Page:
It extends over almost half of the planet but still does not benefit from any protection.

The high seas, which represent 64% of the oceans, have again been the subject of negotiations at the UN in New York since Monday 15 August.

The objective of the Member States: to reach an international treaty aimed at protecting these deep waters which abound in biodiversity and constitute an enormous carbon sink.

The high seas begin where the exclusive economic zones end (EEZ - strips of sea or ocean located between territorial waters and international waters, over which the riparian states have exclusive rights to exploit the resources).

Located at a maximum of 200 nautical miles from the coast, or 370 km, the high seas are not placed under the jurisdiction of any State.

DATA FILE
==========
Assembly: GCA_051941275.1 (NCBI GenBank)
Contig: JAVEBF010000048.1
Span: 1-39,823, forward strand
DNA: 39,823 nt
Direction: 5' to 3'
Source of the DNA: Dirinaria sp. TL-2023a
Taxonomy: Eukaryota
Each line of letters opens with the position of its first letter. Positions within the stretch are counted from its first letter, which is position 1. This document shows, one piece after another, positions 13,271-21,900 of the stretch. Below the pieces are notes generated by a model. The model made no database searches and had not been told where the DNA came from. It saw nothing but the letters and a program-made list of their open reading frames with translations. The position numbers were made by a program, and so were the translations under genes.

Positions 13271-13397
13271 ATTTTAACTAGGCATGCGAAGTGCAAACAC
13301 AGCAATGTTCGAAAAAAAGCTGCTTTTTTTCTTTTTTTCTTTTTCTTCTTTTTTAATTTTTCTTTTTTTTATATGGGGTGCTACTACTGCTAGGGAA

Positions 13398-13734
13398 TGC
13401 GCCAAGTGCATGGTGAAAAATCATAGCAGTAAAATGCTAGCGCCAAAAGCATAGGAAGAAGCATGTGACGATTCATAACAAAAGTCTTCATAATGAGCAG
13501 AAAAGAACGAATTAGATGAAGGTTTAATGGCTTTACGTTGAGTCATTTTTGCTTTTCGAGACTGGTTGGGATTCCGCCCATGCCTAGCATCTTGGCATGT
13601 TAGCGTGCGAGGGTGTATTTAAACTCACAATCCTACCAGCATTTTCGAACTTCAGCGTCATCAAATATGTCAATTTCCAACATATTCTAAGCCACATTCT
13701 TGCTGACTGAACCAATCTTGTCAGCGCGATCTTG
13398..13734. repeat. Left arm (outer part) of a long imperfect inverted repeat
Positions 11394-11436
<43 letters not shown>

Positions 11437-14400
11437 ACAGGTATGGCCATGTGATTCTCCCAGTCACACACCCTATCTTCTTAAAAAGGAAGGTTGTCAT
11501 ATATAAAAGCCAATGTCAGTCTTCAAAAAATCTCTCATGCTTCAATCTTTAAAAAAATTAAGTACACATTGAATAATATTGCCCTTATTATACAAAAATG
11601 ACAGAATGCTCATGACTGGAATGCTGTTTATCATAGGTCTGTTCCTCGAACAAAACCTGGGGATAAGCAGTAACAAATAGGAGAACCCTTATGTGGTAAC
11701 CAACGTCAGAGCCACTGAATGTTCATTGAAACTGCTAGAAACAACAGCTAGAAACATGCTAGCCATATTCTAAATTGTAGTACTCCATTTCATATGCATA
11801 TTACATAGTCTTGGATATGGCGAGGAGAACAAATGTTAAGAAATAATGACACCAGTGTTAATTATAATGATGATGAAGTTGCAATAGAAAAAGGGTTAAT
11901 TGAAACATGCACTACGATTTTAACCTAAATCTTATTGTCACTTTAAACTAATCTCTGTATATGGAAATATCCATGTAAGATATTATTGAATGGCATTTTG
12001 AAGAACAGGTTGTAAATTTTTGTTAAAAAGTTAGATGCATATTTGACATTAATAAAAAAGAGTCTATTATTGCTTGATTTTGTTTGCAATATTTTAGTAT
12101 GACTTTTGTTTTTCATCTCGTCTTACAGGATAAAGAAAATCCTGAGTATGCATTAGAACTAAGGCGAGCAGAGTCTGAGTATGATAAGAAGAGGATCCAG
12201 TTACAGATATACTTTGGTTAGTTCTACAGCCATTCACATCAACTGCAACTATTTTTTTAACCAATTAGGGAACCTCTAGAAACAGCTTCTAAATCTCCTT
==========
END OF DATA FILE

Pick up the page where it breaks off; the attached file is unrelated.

In its resolution 72/249 of 24 December 2017, the UN General Assembly decided to convene an intergovernmental conference to elaborate the text of a legally binding international instrument relating to the United Nations Convention on the Right of the sea and dealing with the conservation and sustainable use of marine biodiversity in areas beyond national jurisdiction.

Increasingly threatened by human activities, international waters have long been ignored in favor of the protection of coastal areas.

Today, the intensification of pollution, overfishing, ocean warming due to climate change, or even mining and oil exploitation makes decision-making more and more imperative.

But several interests are at stake and the negotiations are slipping.

Offshore, the situation is worrying:

  • According to UN Food and Agriculture Organization (FAO) estimates, the share of fish stocks exploited at a biologically unsustainable level fell from 90% in 1974 to 65.8% in 2017;